Biden has big plans for semiconductors. But there’s a big hole: not enough workers

 In Employment


Liam Levinson spent the past few years working in restaurant kitchens where he says “they work you to the bone” for not enough pay. So, when the 28-year-old came across an article in a tech magazine about a potential boom in Arizona semiconductor jobs, he was intrigued.

“It involves two elements I’m very comfortable with,” said Levinson. “I’m very tech savvy and I’ve also been in the restaurant industry, which is just hands-on work for long periods of time.”

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So, he signed up for a 10-day boot camp at Chandler Gilbert Community College in Mesa, Ariz., a crash course aimed at quickly training thousands of new entry-level semiconductor technicians.

It’s one of over 50 community college programs that have sprung up around the nation, responding a boom in the industry connected to President Biden signing the CHIPS and Science Act into law last year.

President Biden holds up a microchip at a White House event on Feb. 24, 2021. Saul Loeb/AFP via Getty Images

The goal of the law is to dramatically boost U.S. production of semiconductor chips — the tiny electronic devices found in everything from cars to cell phones to military weapons. The vast majority of chips currently are made in Asia.

The law gives the Biden administration $52.7 billion to pour into semiconductor plants. This month, it rolled out its first investment: $35 million for defense contractor BAE Systems Inc. to expand a semiconductor plant in Nashua, N.H.

These kinds of investments and the jobs they create are a big part of President Biden’s economic pitch for his reelection campaign. But there’s a major hurdle to turning expansion plans into reality — currently, there are not enough workers to fill those jobs.

“As these big investments come, we need the people,” said Shari Liss, executive director of the SEMI Foundation. She oversees the microelectronics industry’s efforts to boost workforce development.

“If we don’t have the people, that’s going to be a huge problem, that’s the fear.”

Boot camps can help train technicians

To meet the expected demand, the White House says the United States needs 90,000 to 100,000 more semiconductor technicians — and needs to triple the number of engineering grads — by 2030. The engineering shortage could be as high as 300,000 by the end of the decade, according to a report from consulting firm McKinsey & Co.

One attempt to fill the gap is the community college program in Arizona’s Maricopa County, where Liam Levinson is learning what it means to be a semiconductor technician.

On the third night of class, teacher Jeff Bruchhauser handed out Tyvek bunny suits — coveralls, gloves, booties, hair nets and safety glasses.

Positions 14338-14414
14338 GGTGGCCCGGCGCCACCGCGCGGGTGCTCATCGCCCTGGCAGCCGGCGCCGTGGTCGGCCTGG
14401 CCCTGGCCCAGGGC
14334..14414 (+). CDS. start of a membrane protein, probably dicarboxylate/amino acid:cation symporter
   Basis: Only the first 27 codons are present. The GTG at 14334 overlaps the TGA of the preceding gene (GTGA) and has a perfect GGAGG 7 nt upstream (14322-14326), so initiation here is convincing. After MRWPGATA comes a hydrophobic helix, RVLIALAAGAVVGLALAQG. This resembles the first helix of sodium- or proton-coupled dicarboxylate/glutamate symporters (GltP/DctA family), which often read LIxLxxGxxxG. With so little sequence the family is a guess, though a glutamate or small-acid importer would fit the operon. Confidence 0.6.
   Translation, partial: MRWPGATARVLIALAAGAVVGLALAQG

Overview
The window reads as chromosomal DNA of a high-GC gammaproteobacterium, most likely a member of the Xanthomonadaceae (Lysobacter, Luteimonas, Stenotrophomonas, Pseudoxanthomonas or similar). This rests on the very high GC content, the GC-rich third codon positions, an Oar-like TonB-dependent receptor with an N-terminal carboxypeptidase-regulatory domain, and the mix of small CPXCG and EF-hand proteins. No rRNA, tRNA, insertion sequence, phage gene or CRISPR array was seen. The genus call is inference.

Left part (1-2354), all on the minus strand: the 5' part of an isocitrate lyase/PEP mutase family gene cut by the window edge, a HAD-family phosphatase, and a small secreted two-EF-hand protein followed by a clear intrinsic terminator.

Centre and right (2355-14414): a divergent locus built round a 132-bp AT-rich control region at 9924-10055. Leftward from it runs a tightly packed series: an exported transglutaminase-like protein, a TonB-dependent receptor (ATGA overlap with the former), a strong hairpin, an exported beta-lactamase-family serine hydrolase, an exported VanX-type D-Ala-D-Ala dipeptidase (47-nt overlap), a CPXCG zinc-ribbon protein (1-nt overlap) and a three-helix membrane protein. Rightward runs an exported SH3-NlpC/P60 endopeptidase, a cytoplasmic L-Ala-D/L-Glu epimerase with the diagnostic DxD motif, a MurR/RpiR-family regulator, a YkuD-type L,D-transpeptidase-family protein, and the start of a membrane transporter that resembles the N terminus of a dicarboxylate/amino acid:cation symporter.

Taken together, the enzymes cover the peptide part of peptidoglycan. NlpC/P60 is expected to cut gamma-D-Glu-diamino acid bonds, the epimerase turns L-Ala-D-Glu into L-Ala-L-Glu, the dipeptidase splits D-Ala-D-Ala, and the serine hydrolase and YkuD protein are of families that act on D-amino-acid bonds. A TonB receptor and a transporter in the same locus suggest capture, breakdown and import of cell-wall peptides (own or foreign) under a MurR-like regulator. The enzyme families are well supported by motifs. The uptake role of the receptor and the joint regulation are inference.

The students handled wrenches and washers, trying to complete group labs, all while wearing these somewhat claustrophobic white space suit-looking outfits.

Students work in teams, handling washers, wrenches and bolts while dressed in the kind of gear worn inside clean rooms in semiconductor plants.

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Caitlin O’Hara for NPR

“It was sweaty,” Levinson said, but he took solace in hearing that it’s generally cooler in the clean rooms where technicians wear these suits to prevent contamination.

“This is more to give you an idea of what it feels like to be working in the environment with something on your body on top of the clothes you already have,” Bruchhauser explained.

Bruchhauser spends his days working as a semiconductor technician at Intel, and his evenings teaching this class to train and create the next generation of semiconductor technicians.

Jeff Bruchhauser works at Intel during the day, and teaches a 10-day course in the evenings at Chandler Gilbert Community College to train more semiconductor technicians.

Caitlin O’Hara for NPR

The curriculum was devised with the help of Intel. The college created lessons based on what chip companies said they needed in their job descriptions. To date, roughly 770 students have completed the course. The college did not provide information on what percentage of its graduates are now employed in the semiconductor industry.

Perla Lugo, 34, used the boot camp course to help land a full-time job at Intel. She said she was initially intimidated by the tight 10-day timeline. “I was a little bit scared — I’m like, ‘How am I going to get this done in two weeks?'” she said.

Perla Lugo, 34, landed a job as a semiconductor technician at Intel. She completed the 10-day semiconductor boot camp at a Maricopa County community college.

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Asma Khalid/NPR

A lot of the information, like how to use a compressor and measure voltage, was new to Lugo, who until recently had been a stay-at-home mom of three. But she was enticed by the school’s promise that the course was free for students who passed it. “There’s a lot of opportunities with [the] technology growing as fast as it is,” Lugo said. “I think the future, it’s going to be great, but we have a lot to learn still.”
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